Sheikh Ghazali later died in the 1960s, and I began teaching his class tafsir of Quran. Later I entered politics, and this enabled me to gain popularity. Sheikh Ghazali had told me that I would not be able to declare myself a Shia openly until I had a following, because otherwise I would be killed. Because of my political following and support, I also gained support for my religious views. At this point I then declared myself a Shia. At the time I was teaching Quran and I used to tell people about Imam Ali and used to explain historical events such as the death and funeral of the Prophet and the attack by Umar [and] Abu Bakr on the house of Bibi Fatema without stating that these perspectives are Shia. It was the Sunni Sheikhs who would tell people that these were Shia views. But given the logic with which I would explain the Shia narrative, such as stating that the people, who were allegedly closest to the Prophet sallallahu alayhi wa alihi wa sallam like Abu Bakr and Umar, were not at the Prophet's funeral and were instead deciding who would take over, people would grow skeptical of the Sunni narrative. At this point the Sunni Sheikhs started attacking me. I used to circulate cassettes and that helped my popularity. I gave a 3.5 hour speech on Salman Rushdie at the mosque in Nairobi, which attracted a massive crowd, and I was able to explain how a lot of what Rushdie said came from Sunni sources. Imam Khomeini had avoided bringing the sectarian narrative into light whilst condemning Salman Rushdie. This cassette of my speech about Rushdie spread extensively. Even people in China had access to it. The concept of caliphate - how Umar could be chosen by Abu Bakr but the Prophet was not fit to choose Imam Ali - this did not make sense to me. In addition, the fact that Umar brought a new system from that of the Prophet, which did not make sense to me because the Prophet had completed the religion of Islam, and changing it would no longer mean it was Islam. Many Sheikhs would come to my classes to debate or attack me. At one time, 11 Sunni Sheikhs came to my office from different parts of the world, like Pakistan, Egypt, Kenya etc. They did not come to debate me, instead they came to ask me about why many of my students were reading books by Beheshti and Imam Khomeini. This was right after the Iranian revolution. These Sheikhs were alarmed by this and wondered why these students of mine were no longer reading Mauluds, Saeed Kutub etc. and instead reading about Iran. When they asked me this, I told them this was not a question they should ask me, rather they should address it to the students themselves. I personally read all books. One of the Sheikhs who was a staunch Wahhabi told me in English: Let us not beat about the bush, I have not met worse people than Shias, more horrible people than Shias, greater Kafirs than Shias. So I asked him what his definition of Shia was, because perhaps I thought what he defined as a Shia was indeed the most horrible person. The Sheikh defined what he thought a Shia was and it turns out the Sheikhs couldn’t even agree on what a Shia was. So they debated for 50 minutes and eventually they left. This entire conversation was being recorded, and fortunately, they did ask for my permission to do so, I agreed on the condition that they would send me the tape after it was recorded. It turns out that the Saudi ambassador had sent these people and they reported back to him falsely that I had no response to their arguments. When people heard this, they came up to me and asked me why this was, to which I responded, "Let us wait for the recording". Fortunately, I got sent the tape the day after, and I had this tape sent to the Saudi ambassador. He called the Sheikhs and told them that they had lied to him and instead of me having no response to their claims, they had made complete fools of themselves.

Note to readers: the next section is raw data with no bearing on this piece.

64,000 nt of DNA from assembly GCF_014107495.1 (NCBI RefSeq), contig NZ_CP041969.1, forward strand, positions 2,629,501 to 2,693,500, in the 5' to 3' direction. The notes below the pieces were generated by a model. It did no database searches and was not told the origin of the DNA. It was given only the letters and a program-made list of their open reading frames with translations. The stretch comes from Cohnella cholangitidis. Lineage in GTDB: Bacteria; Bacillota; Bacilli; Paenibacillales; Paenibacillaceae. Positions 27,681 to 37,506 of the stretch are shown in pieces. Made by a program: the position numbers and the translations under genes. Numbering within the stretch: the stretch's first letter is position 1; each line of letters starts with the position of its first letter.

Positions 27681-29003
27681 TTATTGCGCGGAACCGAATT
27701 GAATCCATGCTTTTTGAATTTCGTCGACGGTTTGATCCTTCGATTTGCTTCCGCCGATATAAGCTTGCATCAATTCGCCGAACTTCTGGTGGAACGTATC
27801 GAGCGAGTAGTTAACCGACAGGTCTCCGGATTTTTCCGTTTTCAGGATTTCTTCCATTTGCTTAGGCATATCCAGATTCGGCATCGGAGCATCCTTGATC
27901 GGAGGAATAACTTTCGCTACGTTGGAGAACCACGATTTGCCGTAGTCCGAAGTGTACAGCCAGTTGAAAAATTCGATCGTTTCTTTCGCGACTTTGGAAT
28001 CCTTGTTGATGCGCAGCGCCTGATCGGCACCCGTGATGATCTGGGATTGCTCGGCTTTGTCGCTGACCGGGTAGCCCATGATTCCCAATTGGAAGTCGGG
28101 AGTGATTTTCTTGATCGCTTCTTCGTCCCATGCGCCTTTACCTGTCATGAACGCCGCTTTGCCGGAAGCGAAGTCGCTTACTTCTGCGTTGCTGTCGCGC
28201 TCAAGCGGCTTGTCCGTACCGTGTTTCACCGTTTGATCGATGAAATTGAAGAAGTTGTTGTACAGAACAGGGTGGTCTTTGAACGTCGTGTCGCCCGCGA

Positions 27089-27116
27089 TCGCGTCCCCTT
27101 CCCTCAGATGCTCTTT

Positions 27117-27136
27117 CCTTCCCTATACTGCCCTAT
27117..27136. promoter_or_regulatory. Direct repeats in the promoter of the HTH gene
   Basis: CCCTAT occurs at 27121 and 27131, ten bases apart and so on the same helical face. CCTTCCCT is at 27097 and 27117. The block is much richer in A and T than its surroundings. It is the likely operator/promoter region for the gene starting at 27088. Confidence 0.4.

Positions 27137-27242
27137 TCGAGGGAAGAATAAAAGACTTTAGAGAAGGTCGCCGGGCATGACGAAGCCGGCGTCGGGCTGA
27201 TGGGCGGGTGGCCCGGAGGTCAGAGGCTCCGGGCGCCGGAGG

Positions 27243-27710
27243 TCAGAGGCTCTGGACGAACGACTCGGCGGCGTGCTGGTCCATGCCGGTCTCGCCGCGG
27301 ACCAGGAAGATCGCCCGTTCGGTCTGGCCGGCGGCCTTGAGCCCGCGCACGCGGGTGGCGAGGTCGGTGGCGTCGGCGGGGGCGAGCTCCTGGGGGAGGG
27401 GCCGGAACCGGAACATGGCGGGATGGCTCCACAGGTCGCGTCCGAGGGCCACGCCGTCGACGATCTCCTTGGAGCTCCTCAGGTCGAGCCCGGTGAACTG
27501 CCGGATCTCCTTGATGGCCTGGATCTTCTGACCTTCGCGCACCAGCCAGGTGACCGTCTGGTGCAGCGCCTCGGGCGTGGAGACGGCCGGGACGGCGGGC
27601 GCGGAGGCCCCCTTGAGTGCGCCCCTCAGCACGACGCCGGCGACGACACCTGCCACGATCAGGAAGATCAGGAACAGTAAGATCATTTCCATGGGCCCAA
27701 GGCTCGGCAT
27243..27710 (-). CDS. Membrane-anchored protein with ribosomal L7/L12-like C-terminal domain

Don’t listen to what people say, read books about Shia with an open mind and you will learn what Shias believe etc.

This video was first published on 11 Oct 2017 by ABTV Reborn as Reborn - Sheikh Abdillahi Nasir - Reading our books I found Imam Ali to be ahead of other caliphs. We are grateful for their cooperation.